Study quantifies the value of Milwaukee’s regional creative industries

Last updated on July 2nd, 2019 at 09:54 am

The Cultural Alliance of Greater Milwaukee, manager of the Creativity Works! regional creative industries project released its final report and implementation strategies at a celebration event at Harley-Davidson Museum Wednesday night.
The report and presentation have indicated that the creative industries in southeastern Wisconsin are critical to growing the regional economy.
 “We know that our region has distinguished and nationally reputed creative assets,” said Christine Harris, executive director of the Cultural Alliance of Greater Milwaukee. “But this research has demonstrated their scope of influence and economic significance. We are the first urban region in the Midwest to quantify the value and contribution of our creative industries.”
The purpose of the Creativity Works! project was to define, inventory, and measure the economic contribution of the region’s creative industries and to link and leverage them into a cohesive economic cluster. In October, the project announced the Milwaukee 7 region has 66,707 total creative industry workers, and 4,000 enterprises, that represents over $2 billion in wages and 4 percent of all jobs in the region.
The final report outlined three strategic findings that included evidence that the region’s creative industries penetrate across all businesses and counties. According to Harris, targeting them for focused development will yield significant community return. Connecting and convening the creative industries is critical to sustain its impact, attract more talent, and fulfill its potential; and that a common voice along with a strong support system is needed for successful cluster development, Harris said.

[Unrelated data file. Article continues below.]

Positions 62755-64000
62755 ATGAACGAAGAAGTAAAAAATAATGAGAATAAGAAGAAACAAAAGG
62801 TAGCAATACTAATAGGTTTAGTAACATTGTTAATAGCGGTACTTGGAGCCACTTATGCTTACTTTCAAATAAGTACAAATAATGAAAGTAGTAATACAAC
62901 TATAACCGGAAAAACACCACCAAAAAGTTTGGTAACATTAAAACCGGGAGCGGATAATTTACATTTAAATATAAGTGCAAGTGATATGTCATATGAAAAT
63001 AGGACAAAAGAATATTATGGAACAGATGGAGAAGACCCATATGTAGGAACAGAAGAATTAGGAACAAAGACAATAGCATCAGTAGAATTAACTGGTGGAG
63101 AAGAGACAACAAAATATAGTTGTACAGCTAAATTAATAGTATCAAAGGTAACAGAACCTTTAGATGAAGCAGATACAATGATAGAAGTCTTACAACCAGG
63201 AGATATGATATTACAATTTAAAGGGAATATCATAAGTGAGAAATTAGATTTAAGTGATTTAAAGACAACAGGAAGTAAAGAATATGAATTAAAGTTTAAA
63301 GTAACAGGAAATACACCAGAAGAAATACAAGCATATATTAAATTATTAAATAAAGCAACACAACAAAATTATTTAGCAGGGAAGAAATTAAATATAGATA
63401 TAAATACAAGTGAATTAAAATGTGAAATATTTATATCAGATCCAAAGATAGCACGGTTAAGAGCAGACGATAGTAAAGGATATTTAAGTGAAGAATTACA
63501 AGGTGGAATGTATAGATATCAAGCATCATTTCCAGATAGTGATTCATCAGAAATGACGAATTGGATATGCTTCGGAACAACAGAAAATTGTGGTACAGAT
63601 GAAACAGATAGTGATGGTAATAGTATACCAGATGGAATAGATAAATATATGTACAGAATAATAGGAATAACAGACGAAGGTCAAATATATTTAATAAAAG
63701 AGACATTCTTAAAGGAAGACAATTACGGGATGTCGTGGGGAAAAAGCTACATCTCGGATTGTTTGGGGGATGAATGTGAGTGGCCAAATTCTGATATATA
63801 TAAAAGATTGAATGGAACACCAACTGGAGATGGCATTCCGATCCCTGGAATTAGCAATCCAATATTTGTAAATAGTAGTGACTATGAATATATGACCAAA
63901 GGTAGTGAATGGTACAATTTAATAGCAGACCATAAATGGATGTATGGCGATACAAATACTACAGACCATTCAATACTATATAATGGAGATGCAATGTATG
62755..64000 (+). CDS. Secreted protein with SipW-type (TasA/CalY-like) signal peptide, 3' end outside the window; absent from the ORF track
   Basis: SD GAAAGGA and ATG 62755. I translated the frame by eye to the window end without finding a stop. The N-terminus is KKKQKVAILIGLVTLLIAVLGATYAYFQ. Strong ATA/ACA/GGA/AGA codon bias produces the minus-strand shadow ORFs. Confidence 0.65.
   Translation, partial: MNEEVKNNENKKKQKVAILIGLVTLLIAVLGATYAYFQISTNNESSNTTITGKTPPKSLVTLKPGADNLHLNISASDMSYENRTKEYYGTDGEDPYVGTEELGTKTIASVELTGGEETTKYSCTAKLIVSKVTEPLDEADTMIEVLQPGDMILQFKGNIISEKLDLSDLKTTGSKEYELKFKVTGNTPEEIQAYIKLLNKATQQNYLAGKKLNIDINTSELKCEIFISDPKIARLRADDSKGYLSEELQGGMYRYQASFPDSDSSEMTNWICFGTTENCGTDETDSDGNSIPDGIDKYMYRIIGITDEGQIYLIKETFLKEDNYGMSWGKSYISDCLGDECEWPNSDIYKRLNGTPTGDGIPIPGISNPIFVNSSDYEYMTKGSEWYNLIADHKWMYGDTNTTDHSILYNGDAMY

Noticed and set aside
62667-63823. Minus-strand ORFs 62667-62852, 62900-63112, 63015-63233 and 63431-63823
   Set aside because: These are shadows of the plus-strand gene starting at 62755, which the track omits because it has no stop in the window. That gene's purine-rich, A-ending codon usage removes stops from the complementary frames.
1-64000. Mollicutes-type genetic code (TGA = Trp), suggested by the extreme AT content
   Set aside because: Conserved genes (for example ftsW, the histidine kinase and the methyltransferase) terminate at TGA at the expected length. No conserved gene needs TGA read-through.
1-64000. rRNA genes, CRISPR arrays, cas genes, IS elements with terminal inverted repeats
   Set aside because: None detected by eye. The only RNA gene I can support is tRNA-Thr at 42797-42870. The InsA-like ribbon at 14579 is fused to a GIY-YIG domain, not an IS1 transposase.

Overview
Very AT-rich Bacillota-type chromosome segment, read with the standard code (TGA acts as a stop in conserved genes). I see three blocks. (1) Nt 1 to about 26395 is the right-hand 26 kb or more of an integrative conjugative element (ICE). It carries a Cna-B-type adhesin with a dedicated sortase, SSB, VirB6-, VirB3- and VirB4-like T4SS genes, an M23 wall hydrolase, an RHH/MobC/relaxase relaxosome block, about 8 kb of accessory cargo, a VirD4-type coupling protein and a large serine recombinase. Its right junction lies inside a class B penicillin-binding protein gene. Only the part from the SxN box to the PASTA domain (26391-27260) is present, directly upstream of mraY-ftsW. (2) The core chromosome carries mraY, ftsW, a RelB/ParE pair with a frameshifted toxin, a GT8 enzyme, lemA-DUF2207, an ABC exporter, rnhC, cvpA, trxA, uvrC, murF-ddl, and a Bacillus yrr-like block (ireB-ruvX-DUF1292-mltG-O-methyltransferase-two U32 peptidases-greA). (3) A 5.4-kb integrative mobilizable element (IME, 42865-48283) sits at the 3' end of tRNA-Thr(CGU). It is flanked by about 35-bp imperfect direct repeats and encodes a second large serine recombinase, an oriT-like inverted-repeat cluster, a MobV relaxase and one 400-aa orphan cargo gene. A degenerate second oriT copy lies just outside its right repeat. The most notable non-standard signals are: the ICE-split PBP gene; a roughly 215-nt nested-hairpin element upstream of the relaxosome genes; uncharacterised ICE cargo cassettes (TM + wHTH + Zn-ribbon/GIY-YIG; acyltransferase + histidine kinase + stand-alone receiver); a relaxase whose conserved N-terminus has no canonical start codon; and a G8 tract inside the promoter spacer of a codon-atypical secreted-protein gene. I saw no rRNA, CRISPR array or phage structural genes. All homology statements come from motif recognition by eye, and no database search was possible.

“We believe Milwaukee is positioned to become known as the creative hub of the Midwest,” said Jill Morin, executive officer of Kahler Slater and co-chair of Creativity Works!. “With the research and final report complete, we’re ready with executable strategies that will sustainably support both our non-profit cultural organizations and for-profit creative businesses. The growth and strength of our regional creative industries will strengthen our economy and add to the strong quality of life we have here, which is crucial to attracting and retaining top creative talent.”
Globally, the United Nations Conference on Trade and Development indicated in its 2010 Creative Economy Report that the creative industries grew at an annual rate of 14 percent annually.
The Milwaukee region has some key differentiators that have helped creative industries thrive here, said Michael Kane, managing partner of Massachusetts-based Mt. Auburn Associates, the consulting firm responsible for collecting the data for the report.
“Throughout our study we heard so many stories about people that grew up here left to go to school and lived and worked some place else and moved back here, that’s more than anecdotal evidence; that’s real,” Kane said. “The ease and comfort that you have here brings people back in ways we haven’t seen anywhere else before.”
According to Paul Mathews, president and chief executive officer of the Marcus Center and co-chair of Creativity Works!, the project has established for strategic initiatives for growth and has already begun implementing specified tactics.
“We believe the creative industries are well-positioned to aid in new state and local efforts to create jobs, start new businesses and grow our economy,” Mathews said.
The project plans to recommend to the State of Wisconsin that it formally adopt the ‘creative industries’ as a target cluster for economic development within the department of commerce. Other tactics include creating a robust networking system including a website to link and leverage people and businesses in the creative industries, and developing a ‘creatives-inresidence’ program to embed creative talent in organizations across the region.
The project also plans to establish individual segment councils including a Design Council; Film and Media Council; and a Cultural Council.
“We’ve already started putting support structures and resource mechanisms in place to make sure the implementation of the strategic initiatives outlined is successful,” said Harris. “Our team is invested in making Milwaukee’s creative industry one of the top five in the country.”
The full report is available online at
For more information on the Creativity Works! project read the BizTimes Milwaukee Cover Story: Milwaukee must grow its creative class

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